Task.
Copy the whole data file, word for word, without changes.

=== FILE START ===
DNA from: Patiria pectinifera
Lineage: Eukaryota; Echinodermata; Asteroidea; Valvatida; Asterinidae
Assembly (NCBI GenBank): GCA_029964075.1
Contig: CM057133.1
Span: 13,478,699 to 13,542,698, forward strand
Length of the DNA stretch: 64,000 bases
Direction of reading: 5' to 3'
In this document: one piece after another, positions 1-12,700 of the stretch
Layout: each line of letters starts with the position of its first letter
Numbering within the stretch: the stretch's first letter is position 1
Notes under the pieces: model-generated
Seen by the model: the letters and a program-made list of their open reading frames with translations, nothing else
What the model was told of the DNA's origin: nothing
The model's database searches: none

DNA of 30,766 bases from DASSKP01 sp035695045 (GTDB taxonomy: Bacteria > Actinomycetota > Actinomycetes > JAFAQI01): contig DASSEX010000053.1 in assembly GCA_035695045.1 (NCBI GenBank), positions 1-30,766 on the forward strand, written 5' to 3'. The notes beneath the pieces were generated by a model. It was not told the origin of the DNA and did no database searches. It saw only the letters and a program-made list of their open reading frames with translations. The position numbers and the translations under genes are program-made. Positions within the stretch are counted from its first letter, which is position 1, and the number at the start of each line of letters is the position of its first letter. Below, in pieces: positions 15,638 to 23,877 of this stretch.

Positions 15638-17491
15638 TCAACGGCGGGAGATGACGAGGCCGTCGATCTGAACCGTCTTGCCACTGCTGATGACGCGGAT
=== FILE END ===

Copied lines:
DNA from: Patiria pectinifera
Lineage: Eukaryota; Echinodermata; Asteroidea; Valvatida; Asterinidae
Assembly (NCBI GenBank): GCA_029964075.1
Contig: CM057133.1
Span: 13,478,699 to 13,542,698, forward strand
Length of the DNA stretch: 64,000 bases
Direction of reading: 5' to 3'
In this document: one piece after another, positions 1-12,700 of the stretch
Layout: each line of letters starts with the position of its first letter
Numbering within the stretch: the stretch's first letter is position 1
Notes under the pieces: model-generated
Seen by the model: the letters and a program-made list of their open reading frames with translations, nothing else
What the model was told of the DNA's origin: nothing
The model's database searches: none

DNA of 30,766 bases from DASSKP01 sp035695045 (GTDB taxonomy: Bacteria > Actinomycetota > Actinomycetes > JAFAQI01): contig DASSEX010000053.1 in assembly GCA_035695045.1 (NCBI GenBank), positions 1-30,766 on the forward strand, written 5' to 3'. The notes beneath the pieces were generated by a model. It was not told the origin of the DNA and did no database searches. It saw only the letters and a program-made list of their open reading frames with translations. The position numbers and the translations under genes are program-made. Positions within the stretch are counted from its first letter, which is position 1, and the number at the start of each line of letters is the position of its first letter. Below, in pieces: positions 15,638 to 23,877 of this stretch.

Positions 15638-17491
15638 TCAACGGCGGGAGATGACGAGGCCGTCGATCTGAACCGTCTTGCCACTGCTGATGACGCGGAT